The tempo is then taken up a notch, firstly with Miss You Now, a straightforward pop/rock song, with the now familiar Celtic feel woven in, much like the opening track. And, secondly, by Instead of my Fear which is a dynamic, riff-filled piece that works particularly well in this short form. Even the return of the jazz piano to close out the track feels appropriate in this setting. Lonely is another well-crafted piece of romantic musical theatre, the story-telling vocal interlaced with the quality of complementary musical arrangements that is Oliver Wakeman’s particular strength.

The album closes with a second crowd-pleasing melodic prog epic Golden Sun in the Grey. This is a joyous, soulful and optimistic album, and such is the pedigree of the creator that it is most fitting to have a slow-burning expansive prog piece like this as the cherry on an extremely tasty and uplifting cake.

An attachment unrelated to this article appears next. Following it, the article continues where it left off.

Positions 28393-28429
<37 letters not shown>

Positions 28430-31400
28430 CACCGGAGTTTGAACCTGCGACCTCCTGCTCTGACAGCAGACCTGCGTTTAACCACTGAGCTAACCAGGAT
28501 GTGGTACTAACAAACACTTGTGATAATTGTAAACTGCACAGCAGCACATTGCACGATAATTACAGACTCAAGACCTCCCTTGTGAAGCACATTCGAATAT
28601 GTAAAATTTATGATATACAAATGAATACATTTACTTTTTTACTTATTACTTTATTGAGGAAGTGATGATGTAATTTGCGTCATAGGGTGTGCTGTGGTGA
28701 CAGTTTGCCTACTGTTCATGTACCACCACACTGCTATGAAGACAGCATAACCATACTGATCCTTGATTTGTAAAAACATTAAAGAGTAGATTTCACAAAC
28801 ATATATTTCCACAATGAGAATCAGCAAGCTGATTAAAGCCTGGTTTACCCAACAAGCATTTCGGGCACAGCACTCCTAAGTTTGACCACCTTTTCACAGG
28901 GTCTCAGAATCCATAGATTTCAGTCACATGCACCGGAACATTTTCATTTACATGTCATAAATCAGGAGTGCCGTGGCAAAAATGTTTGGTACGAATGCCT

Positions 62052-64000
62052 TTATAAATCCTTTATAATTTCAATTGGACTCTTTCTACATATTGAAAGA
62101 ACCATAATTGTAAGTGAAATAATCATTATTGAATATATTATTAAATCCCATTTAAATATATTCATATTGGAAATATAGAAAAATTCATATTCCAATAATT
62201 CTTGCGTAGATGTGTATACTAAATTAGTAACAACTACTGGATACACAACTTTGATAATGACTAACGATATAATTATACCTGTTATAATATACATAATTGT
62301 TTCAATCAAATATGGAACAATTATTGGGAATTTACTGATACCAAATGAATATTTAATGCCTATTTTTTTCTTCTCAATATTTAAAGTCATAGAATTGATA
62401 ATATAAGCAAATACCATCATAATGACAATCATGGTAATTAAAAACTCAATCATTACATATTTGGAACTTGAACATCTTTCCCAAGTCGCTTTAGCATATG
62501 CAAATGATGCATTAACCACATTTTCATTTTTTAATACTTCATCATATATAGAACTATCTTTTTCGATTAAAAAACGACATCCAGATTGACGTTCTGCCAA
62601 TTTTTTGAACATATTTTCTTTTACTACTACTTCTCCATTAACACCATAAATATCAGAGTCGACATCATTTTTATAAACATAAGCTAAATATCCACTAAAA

Being able to carry off the level of versatility on show here whilst maintaining the overall feel and quality of the set is admirable. Oliver Wakeman manages to meld the Celtic stylings that are the main characteristic of this album with his more usual pop/rock and progressive sensibilities and has created an extremely satisfying album. The Wakeman dynasty is obviously in hugely capable hands and it is a treat to listen to some familiar tones set in an unfamiliar backdrop.

01. The View From Here (4:01)
02. The Queen’s Lament (5:46)
03. Here In My Heart (7:26)
04. 1000 Autumns (4:08)
05. Marble Arch (8:44)
06. In The Moonlight (6:05)
07. Miss You Now (4:51)
08. Instead Of My Fear (3:08)
09. Lonely (5:25)
10. Golden Sun In Grey (8:26)

Total Time – 58:00

Oliver Wakeman – Keyboards, Piano, Electric Guitars, Backing Vocals
Hayley Griffiths – Vocals, Backing Vocals
Troy Donockley – Pipes, Whistle
Oliver Day – Acoustic Guitars, Lap Steel, Lute, Mandolin
Scott Higham – Drums, Percussion, Backing Vocals
David Mark Pearce – Electric Guitar, Backing Vocals
Robert McClung – Violin
Steve Amadeo – Bass
Mick Allport – Saxophone, Clarinet

Record Label: Spirit of Unicorn Music | Cherry Red Records
Country of Origin: U.K.
Date of Release: 17th May 2024